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1509

Operative Terms—18 U.S.C. § 1028

Section 1028 of Title 18 has three basic operative offenses. They are to "produce," "transfer," or "possess." With the exception of simple possession of a United States identification document which was stolen or produced without lawful authority, which is prohibited by 18 U.S.C. § 1028(a)(6), possession is always coupled with the purpose to "use unlawfully," "transfer unlawfully" or "use to defraud the United States." Hence, it is necessary to understand the scope of the words "produce," "transfer," "possess," "use," and "defraud the United States."

  1. "Produce" is defined in section 1028(d)(2) to include "alter, authenticate, or assemble." Obviously, since the word "include" is used in the definition, the term is not limited to these three concepts but also encompasses all forms of counterfeiting, forging, making, manufacturing, issuing, and publishing. A government employee whose duty is to simply issue identification documents (i.e., he does not manufacture or assemble the documents) is, by issuing the document, authenticating it. If such an employee were to authenticate such documents without lawful authority, it would constitute an offense under section 1028(a)(1).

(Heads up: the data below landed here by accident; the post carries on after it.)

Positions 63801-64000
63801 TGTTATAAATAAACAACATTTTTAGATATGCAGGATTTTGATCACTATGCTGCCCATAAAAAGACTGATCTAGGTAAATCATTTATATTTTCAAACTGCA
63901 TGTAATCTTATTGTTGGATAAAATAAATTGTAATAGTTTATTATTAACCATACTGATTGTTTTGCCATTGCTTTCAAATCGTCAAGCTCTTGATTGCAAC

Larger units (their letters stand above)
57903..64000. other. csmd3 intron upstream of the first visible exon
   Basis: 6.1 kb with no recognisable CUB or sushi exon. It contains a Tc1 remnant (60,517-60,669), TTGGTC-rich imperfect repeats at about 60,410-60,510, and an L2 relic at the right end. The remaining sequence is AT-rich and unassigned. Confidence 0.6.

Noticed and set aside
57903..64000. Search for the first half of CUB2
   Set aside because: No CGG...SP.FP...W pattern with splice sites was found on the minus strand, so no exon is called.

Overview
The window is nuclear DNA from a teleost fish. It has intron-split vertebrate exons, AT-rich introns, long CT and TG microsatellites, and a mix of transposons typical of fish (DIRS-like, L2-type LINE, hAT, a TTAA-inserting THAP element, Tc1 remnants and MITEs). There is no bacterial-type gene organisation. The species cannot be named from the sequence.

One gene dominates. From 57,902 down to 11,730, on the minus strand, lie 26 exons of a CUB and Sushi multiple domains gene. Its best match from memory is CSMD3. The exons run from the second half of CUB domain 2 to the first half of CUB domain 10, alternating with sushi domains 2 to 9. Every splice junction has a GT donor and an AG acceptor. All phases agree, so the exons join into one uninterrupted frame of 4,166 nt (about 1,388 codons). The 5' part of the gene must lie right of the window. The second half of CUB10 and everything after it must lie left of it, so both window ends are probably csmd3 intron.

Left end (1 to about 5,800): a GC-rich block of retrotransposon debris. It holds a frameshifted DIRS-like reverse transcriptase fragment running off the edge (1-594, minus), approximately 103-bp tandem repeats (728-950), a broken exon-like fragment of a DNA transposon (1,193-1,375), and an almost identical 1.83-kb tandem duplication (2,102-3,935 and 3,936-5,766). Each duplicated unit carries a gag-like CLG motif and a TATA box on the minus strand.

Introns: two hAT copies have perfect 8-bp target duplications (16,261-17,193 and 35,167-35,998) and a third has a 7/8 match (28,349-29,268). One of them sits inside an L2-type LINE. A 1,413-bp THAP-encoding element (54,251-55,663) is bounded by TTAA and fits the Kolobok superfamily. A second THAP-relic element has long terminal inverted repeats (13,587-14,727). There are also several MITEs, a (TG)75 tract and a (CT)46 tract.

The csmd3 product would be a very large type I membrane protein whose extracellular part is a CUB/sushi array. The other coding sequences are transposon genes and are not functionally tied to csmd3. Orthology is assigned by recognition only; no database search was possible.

2. "Transfer" is not defined in section 1028, but is intended to reach those persons who "traffic" in stolen and false identification. It includes the acts of selling, pledging, distributing, giving, loaning or otherwise transferring. It does not require any exchange of consideration (anything of value) for the transfer. To transfer "unlawfully" means the transfer of an identification document in a manner forbidden by federal, state, or local law.

  3. "Possess" is not defined in section 1028 but is to be construed broadly. It includes the concept of "receipt" but is not limited thereto. Constructive possession would also be included.

  4. "Use" is not defined in section 1028 but is to be broadly construed and includes presenting, displaying, certifying, or otherwise giving currency to an identification document so that it would be accepted as an identification document in any manner. To use "unlawfully" means that the document was used in a manner that violates a federal, state or local law, or is part of a misrepresentation that violates a law. For example, section 1028(a)(3) would be violated if the possessor intended to use five or more documents to make representations in any matter within the jurisdiction of any department or agency of the United States in violation of 18 U.S.C. § 1001.

  5. "Defraud the United States" is not defined in section 1028 but is not intended to be limited to misrepresentations related to financial fraud. It would also include the misrepresentative use of false identification to obstruct functions of the government (e.g., display to a government investigator a false pilot's license or someone else's driver's license for the purpose of trying to deceive or mislead the investigator).

[cited in USAM 9-64.400]